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Still Struggling With Implementing IObject

I'm revisiting an old topic I started ~8 months ago on implementing the IObject interface, found here.

I was never able to get the behavior that I wanted out of an IObject, and I've been working on it again recently. The core of the issue is that using the methodology explained in that post, I was able to make a child extension under the IObject, but the child extension was invisible in the editor's Explorer panel. That makes it very difficult to actually use the child extension, which in turn makes the entire IObject itself difficult to use.

At this point, all I am trying to accomplish is this:

1) Add an IObject to a scene

2) Have that IObject automatically include an empty VHL Interface child, that can be accessed from the editor's Explorer panel

 

I feel like there's something very small that I'm missing. I am able to add a VHL interface to my object, but that interface is invisible in the Explorer. The interface does still exist, and can be exposed using a python script, but any connections made to it would need to be instantiated in code. That is not ideal, since I want to be able to use the VHL interface the same way I use any other.

 

I've tried stripping my object down to the minimum that I believed was necessary to get this baseline functionality:

 

IObjectDemo.h

 

#include <VxSim/IObject.h>
#include <VxContent\ISceneAddOn.h>
#include <VxSim\VxVHLInterface.h>

namespace IObjectDemo
{
	// Stripped-down Object class
	// Implements IObject and ISceneAddOn only
	class IObjectDemoExtension : public VxSim::IObject, public VxContent::ISceneAddOn
	{
	public:
		IObjectDemoExtension(VxSim::VxObject* proxy);
		virtual ~IObjectDemoExtension();
		virtual void onActive() override;

	protected:
		// We are intending to nest a VHL interface within this object
		VxSim::VxSmartInterface<VxSim::VxVHLInterface> mInterface;
	};
}

 

 

IObjectDemo.cpp

 

#include "IObjectDemoExtension.h"

namespace IObjectDemo
{
	// Empty constructor
	IObjectDemoExtension::IObjectDemoExtension(VxSim::VxObject* proxy) :
		VxSim::IObject(proxy),
		VxContent::ISceneAddOn() 
	{
	}

	IObjectDemoExtension::~IObjectDemoExtension()
	{
	}
	
	// Only check for nested extensions when the object becomes active
	void IObjectDemoExtension::onActive()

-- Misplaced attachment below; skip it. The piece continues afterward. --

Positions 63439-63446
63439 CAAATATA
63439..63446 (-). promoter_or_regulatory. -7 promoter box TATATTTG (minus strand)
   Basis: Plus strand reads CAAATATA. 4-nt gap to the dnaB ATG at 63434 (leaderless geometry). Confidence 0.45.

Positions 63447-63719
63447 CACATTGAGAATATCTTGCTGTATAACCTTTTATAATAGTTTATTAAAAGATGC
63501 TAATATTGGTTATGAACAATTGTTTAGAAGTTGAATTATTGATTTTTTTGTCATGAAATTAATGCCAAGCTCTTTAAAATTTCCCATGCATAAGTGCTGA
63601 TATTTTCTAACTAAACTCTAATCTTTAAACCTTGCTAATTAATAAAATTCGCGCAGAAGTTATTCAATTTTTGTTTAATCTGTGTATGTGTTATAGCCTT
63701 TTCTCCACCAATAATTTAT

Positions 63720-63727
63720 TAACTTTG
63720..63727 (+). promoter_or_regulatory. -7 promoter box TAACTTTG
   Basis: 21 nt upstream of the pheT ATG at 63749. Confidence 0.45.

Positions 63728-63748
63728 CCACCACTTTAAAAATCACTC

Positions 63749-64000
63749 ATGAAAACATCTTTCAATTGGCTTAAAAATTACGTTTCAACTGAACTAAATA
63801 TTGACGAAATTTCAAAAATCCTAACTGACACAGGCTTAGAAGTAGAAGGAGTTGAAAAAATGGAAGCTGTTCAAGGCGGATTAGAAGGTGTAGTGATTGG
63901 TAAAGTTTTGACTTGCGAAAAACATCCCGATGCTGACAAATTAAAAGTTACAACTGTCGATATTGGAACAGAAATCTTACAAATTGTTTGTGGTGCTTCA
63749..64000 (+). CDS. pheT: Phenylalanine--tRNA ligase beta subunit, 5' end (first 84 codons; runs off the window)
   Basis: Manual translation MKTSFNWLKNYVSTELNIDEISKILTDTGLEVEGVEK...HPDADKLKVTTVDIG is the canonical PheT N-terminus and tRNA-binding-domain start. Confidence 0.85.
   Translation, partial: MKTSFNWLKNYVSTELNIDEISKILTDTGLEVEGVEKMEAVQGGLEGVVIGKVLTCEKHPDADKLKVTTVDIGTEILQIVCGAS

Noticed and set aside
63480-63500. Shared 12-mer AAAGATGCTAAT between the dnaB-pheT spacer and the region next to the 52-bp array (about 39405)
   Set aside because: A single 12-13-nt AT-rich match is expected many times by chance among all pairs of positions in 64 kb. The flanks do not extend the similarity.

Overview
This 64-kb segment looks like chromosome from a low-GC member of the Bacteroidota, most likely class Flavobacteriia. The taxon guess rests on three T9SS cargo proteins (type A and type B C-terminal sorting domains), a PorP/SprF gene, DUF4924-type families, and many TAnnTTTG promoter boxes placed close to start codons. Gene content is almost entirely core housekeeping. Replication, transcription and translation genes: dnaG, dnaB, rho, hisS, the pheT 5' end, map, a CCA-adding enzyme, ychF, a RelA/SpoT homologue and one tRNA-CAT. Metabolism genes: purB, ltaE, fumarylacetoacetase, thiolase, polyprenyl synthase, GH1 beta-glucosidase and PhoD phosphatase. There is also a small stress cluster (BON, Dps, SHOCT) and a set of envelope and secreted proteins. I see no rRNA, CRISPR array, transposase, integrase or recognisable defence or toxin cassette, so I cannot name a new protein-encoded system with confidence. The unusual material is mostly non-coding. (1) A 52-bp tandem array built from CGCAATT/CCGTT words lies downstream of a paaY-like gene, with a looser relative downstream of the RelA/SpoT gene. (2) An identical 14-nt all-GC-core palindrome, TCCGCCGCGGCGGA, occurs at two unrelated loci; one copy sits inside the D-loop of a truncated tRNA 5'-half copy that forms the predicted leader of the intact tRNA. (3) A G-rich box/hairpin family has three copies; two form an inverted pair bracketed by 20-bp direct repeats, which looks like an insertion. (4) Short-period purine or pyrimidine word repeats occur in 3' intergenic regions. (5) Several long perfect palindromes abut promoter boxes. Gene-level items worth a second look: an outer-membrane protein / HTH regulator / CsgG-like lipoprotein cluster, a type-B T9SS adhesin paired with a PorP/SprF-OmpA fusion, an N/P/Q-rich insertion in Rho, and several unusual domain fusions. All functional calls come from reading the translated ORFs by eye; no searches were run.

{
		// Debugging logs to make sure we hit onActive when expected
		Vx::LogInfo("IObjectDemoExtension onActive!\n");
		// mInterface is declared in the header as type VxSim::VxSmartInterface<VxSim::VxVHLInterface>
		mInterface = this->getProxy()->findExtensionByName("Interface");
		// If the interface is invalid
		if (!mInterface.valid())
		{
			Vx::LogInfo("IObjectDemoExtension Interface Invalid\n");
			// Instantiate a new VHL interface
			mInterface = VxSim::VxSmartInterface<VxSim::VxVHLInterface>::create();
			// Set the name to what we search for in the start of onActive
			mInterface->setName("Interface");
			// Add the interface to the object
			add(mInterface);
		}
		// Log that the interface is otherwise valid
		else
		{
			Vx::LogInfo("IObjectDemoExtension Interface Valid\n");
		}
	}

}


I have noticed that changing line 32 in IObjectDemo.cpp from

add(mInterface)

to:

add(mInterface.create())

 

Creates some very strange behavior. If added to a scene file, the editor will not show a VHL Interface nested underneath the object in the editor's Explorer panel. However, every time the scene file is saved, closed, and re-opened, a new VHL Interface will be instantiated and be visible in the Explorer panel. If this process is repeated, the object will continue adding more VHL interfaces, but only the most recently added interface is visible. Using a python script, I have verified that all previous interfaces are still children under the object, but only the most recent one created is visible. I assume the reason new interfaces are added is because the default name for a VHL Interface is "VHLInterface", instead of "Interface". However, when I change the name I search for to "VHLInterface", this behavior disappears, and the interface is again never visible in the Explorer panel, despite existing as a child extension.